Each quarter we will take a look at two things: the company's business prospects and its price and give a rating of A, B, C, or F for each. A company that rates an F for business is a sell no matter what, similarly one that is an F for valuation is a sell no matter what. Companies that rate two As are holds (or buys), ones that rate any combination of Bs and Cs are judgment calls. Now, the issue simply comes to trying to develop the criteria that will get us to this point.
From the business standpoint, we're going to want to look at companies in the following way:
A = Company has shown exceptional growth in revenues and steady profits and cash flows. Company has maintained or increased its competitive advantage period and no discernible threat to its dominant position has arisen since our last evaluation. The company has not added on debt, its inventories and receivables are stable or decreasing, and its executive compensation and full reporting policies are cogent, fair, and transparent.
B = Company has shown steady growth and has remained above its competition in terms of market share, gross and net profit margins, and cash flows. The company's debt, inventory, or receivables line items are not perfect, but there does not seem to be a big threat. The company's stock options program is generous but is clearly discussed, and its financials are easy to read.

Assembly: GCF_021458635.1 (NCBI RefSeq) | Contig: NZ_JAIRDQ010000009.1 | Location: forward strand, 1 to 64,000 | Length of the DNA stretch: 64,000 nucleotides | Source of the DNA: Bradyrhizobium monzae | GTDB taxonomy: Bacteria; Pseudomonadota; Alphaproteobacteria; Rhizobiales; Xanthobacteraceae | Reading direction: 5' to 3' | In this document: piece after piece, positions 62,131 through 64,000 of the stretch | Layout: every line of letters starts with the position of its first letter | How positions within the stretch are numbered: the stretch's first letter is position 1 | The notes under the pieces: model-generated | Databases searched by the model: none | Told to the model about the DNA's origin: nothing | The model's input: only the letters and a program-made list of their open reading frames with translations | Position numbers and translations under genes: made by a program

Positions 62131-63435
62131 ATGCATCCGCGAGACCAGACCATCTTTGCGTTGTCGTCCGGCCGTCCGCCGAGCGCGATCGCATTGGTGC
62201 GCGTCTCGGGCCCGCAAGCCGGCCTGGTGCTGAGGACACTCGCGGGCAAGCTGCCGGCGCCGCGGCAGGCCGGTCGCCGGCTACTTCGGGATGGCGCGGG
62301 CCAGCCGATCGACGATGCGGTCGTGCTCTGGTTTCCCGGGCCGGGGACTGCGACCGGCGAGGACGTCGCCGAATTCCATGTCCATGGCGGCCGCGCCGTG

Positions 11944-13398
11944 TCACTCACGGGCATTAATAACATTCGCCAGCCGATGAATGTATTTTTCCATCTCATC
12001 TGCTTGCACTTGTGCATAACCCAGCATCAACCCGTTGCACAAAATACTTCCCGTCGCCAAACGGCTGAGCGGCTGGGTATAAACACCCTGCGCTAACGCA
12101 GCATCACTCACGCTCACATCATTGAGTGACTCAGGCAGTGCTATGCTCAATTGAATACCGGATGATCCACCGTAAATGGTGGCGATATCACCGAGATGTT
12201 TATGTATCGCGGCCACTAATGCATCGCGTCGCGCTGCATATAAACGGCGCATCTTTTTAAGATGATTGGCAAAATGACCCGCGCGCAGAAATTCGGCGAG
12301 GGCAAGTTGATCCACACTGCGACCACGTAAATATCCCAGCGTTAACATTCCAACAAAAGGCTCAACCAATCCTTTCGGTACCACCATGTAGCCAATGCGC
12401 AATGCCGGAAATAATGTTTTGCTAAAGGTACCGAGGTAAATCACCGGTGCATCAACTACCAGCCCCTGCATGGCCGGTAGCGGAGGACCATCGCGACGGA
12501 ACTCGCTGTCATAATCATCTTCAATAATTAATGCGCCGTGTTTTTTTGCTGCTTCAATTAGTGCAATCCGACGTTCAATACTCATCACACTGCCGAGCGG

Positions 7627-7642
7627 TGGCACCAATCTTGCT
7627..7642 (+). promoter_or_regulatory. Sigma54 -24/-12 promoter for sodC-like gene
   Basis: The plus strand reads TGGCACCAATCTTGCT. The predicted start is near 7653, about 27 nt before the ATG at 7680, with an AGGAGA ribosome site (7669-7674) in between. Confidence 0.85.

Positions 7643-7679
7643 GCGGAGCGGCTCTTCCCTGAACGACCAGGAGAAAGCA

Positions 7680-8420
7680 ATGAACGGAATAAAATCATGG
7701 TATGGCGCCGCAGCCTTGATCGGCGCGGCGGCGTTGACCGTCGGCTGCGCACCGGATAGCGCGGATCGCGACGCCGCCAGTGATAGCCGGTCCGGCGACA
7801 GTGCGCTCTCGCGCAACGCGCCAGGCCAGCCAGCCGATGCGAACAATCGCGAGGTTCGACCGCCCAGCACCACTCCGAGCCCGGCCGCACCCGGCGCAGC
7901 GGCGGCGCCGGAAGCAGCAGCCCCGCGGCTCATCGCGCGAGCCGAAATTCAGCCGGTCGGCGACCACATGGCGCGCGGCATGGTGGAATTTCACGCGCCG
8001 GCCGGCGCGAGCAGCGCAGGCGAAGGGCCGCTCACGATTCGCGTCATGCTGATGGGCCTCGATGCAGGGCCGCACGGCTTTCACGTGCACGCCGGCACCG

C = Company has shown average growth in revenues, steady profits, and cash flows. There may be some imbalance between these three numbers (dropping margins, profits outstripping cash flows), but nothing that would set off an emergency alarm. Company has competition in its market, and this competition seems to be showing some strength. The company's Flow Ratio may have expanded, indicating that it has increased the level of receivables and/or inventories since the last review. The company is somewhat dependent on stock options for compensation and/or has recently repriced or cancelled and reissued options. Its reporting documents could use some improvement, but do not seem to obfuscate the actual position of the company.
F = Company has shown a significant worsening of the quality of its earnings as evidenced by lower gross and net margins and poorer cash flows. The company shows little differentiation of its performance in these areas vis-a-vis its competition, suggesting that its competitive advantage is either crumbling or was not as strong as we originally suspected. There is evidence of poor working capital management in the forms of high levels of debt, rapidly disintegrating Flow Ratio, significant increase in inventories and/or receivables, along with a major disconnect with allowance for doubtful accounts. Research and Development expenditures decreasing, the company insists upon maintaining high levels of management incentive programs through options and actually uses the words "to keep management interests aligned with shareholders." Corporate communications focus on different measures than they had in the past, and do not clearly communicate the true position of the business.